Sylvia, however, continued to send me correspondence composed on her vintage IBM Selectric. It should also be pointed out that hers was a model which didn’t even have the convenient back-space correction key designed to eliminate the need for White-out.
Either that, or the cumbersome exercise of threading new spools took too much time in the estimation of a woman who had a very full plate as leader of a prestigious publishing realm. I really can’t recall if I ever received a letter from her that was error-free; most of them had cross-outs, strikeovers, globs of correction fluid, or whimsical “oops” notes in the margins.
What kind of person, I thought, could demand so much perfection from her contributing authors and yet turn out letters that looked like the product of a beginning typing class?
The first of only three occasions that I was privileged to spend time with her in person was in the fall of 1986. I was to meet her at 11:30 at her office on Boylston Street. I had also planned the trip to coincide with her review of my latest script submission. I was so certain she would like it that I was even planning to buy us each a glass of champagne at lunch to celebrate another brilliant Hamlett sale.
Now it’s a very curious thing to have corresponded with someone for a little over 6 years at that point and have absolutely no idea what she looked like. I assumed someone would point her out to me when I got there; they were, after all, expecting me.
In my mind, however, I had conjured someone who was a cross between Barbara Stanwyck and Nancy Marchand. Her office would be impeccable, a testament to the grandeur and style of Old Boston money. Perhaps she even had one of those magnificent antique partner’s desks and would invite me to sit across from her and discuss my future contributions to the publishing community.
I actually saw her office before I saw her and was instantly taken aback. Her desk, if indeed she had one at all under the copious stacks of books and papers, was a disaster. I could almost hear the file cabinets groaning under the pressure of the bulging contents within and the messy piles of more papers and books they held on top. What wonderful view she must have had out her window was all but obscured by - yes, more stacks of stuff.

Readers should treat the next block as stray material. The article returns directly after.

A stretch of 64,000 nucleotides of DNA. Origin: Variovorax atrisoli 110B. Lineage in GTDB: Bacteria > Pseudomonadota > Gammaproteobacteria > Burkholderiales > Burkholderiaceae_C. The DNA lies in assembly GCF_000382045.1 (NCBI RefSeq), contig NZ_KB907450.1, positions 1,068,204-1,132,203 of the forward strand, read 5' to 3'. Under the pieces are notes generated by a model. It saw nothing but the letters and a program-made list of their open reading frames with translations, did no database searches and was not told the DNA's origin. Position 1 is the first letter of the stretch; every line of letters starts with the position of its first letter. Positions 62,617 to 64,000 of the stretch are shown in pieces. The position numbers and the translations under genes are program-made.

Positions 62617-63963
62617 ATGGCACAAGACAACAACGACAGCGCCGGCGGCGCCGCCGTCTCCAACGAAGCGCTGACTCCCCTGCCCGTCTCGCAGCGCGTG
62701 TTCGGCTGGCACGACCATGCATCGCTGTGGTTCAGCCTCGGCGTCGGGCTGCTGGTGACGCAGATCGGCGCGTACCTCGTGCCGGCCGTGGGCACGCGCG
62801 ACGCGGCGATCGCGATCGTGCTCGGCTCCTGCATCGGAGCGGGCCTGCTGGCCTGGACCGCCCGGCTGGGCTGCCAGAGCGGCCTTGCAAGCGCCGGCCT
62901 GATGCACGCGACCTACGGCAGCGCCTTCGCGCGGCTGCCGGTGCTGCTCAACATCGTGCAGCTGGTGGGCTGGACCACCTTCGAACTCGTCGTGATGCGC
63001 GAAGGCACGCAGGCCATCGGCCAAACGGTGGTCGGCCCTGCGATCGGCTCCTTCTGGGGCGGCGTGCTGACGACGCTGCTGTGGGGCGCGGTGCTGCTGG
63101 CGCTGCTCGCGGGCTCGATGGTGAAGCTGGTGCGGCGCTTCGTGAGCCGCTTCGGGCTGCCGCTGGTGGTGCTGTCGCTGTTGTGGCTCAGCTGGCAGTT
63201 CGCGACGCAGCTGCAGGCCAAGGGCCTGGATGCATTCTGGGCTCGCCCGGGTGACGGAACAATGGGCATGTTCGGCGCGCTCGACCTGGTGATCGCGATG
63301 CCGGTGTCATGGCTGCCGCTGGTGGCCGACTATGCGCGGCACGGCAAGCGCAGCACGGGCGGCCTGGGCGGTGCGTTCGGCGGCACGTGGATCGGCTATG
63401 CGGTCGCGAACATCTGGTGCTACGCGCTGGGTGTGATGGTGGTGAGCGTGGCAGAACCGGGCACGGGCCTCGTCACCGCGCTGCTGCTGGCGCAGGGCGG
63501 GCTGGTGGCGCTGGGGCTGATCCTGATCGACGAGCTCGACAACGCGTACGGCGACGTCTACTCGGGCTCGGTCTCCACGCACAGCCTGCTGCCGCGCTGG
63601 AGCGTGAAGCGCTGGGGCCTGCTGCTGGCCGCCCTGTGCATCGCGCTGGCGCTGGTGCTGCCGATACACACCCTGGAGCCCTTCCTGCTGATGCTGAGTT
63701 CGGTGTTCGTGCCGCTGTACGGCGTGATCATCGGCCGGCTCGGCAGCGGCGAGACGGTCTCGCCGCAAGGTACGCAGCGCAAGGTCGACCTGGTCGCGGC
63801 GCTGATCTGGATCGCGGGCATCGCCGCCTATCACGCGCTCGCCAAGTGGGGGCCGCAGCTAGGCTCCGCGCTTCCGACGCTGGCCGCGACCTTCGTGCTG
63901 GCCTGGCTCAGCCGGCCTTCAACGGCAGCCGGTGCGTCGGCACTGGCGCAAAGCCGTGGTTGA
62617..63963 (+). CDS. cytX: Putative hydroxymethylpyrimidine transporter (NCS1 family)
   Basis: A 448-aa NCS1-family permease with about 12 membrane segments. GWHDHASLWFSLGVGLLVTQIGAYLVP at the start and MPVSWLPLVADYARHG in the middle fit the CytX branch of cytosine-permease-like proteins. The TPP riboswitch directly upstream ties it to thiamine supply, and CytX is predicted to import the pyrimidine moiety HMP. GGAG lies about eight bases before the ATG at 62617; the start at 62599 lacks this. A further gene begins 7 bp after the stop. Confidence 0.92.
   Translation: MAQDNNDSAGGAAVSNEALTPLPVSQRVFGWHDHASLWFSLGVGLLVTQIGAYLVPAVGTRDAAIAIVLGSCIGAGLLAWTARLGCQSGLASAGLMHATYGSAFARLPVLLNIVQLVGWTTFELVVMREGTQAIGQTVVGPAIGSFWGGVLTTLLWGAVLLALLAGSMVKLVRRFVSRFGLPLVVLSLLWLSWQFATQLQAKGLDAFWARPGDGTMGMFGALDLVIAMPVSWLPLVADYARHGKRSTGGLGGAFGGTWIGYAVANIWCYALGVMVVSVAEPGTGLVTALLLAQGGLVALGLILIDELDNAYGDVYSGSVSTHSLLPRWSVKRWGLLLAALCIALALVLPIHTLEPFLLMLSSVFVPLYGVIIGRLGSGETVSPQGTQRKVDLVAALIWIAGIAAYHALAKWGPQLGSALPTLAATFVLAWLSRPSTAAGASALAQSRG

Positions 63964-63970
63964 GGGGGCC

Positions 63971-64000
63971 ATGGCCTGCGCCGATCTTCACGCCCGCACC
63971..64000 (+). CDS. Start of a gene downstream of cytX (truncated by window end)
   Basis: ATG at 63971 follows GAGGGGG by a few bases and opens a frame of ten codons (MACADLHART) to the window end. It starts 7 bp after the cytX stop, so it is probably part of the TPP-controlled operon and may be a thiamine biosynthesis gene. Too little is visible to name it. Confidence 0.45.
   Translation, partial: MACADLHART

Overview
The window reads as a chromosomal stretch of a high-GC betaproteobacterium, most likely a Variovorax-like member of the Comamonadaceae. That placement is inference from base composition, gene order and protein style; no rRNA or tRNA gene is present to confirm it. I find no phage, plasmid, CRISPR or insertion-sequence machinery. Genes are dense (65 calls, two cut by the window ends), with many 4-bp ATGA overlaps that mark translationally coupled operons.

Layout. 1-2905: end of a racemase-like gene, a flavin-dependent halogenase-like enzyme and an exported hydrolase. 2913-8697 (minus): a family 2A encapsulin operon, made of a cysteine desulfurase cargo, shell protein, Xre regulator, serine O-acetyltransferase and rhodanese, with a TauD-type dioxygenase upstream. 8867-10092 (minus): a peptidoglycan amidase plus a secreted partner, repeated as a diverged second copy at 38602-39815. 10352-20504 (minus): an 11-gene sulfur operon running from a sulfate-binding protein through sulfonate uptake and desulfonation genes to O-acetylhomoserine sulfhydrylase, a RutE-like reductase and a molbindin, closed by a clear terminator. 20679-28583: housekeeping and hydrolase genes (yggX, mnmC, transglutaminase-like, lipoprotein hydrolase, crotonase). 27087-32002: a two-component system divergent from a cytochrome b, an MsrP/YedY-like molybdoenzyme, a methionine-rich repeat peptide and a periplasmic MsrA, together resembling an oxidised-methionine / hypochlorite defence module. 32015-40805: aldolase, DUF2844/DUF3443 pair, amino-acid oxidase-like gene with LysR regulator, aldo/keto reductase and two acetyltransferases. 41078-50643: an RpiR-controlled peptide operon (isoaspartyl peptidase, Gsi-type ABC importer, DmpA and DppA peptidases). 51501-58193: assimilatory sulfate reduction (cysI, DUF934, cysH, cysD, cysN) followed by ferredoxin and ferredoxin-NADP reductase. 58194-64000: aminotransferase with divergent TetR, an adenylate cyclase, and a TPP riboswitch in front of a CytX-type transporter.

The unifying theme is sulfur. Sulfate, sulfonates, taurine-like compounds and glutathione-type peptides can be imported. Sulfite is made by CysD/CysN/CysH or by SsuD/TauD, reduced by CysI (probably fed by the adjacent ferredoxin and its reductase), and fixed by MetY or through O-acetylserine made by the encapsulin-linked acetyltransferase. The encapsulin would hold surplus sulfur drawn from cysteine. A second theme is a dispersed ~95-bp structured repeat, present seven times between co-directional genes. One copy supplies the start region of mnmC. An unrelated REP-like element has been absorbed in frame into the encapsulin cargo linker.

And what was the persona like who habitated this space, you may ask?
To say that she reminded me of former Prime Minister Margaret Thatcher would be an understatement. Here was a woman of commanding presence, penetrating eyes, and enough energy to run circles around her much younger staff. She was also someone who was impossible to say ‘no’ to.
As we were leaving for the restaurant, she impulsively decided to invite one of her assistants to join us. The young woman was sitting at her desk in the midst of a romance novel and an egg salad sandwich as Sylvia and I passed by.
“Miss So-and-So,” Sylvia addressed her, “We’re going to lunch. You’ll be joining us, of course.”
The startled young woman nearly dropped her sandwich in her lap in her haste to grab her purse and coat. Just like Merrill Lynch, when Sylvia Burack spoke, everyone listened. Never before had I been in the company of someone who could inspire love, fear, respect, angst, humility, and total awe all at the same time.
“About my latest play – ” I started to say soon after we had ordered our entrees.
“Terrible,” Sylvia said at once.
“Terrible?” I squeaked in astonishment. Had I heard that correctly?
“Not up to your usual standard, dear,” she continued with a cluck of her tongue. “But not to worry. I’m sure your next effort will be much better. Shall we have some wine?”
Such was the way of our relationship for the next 14 years. She also bought over 80 plays of mine and published 2 anthologies, which leads one to assume that I must have been doing something right all those years.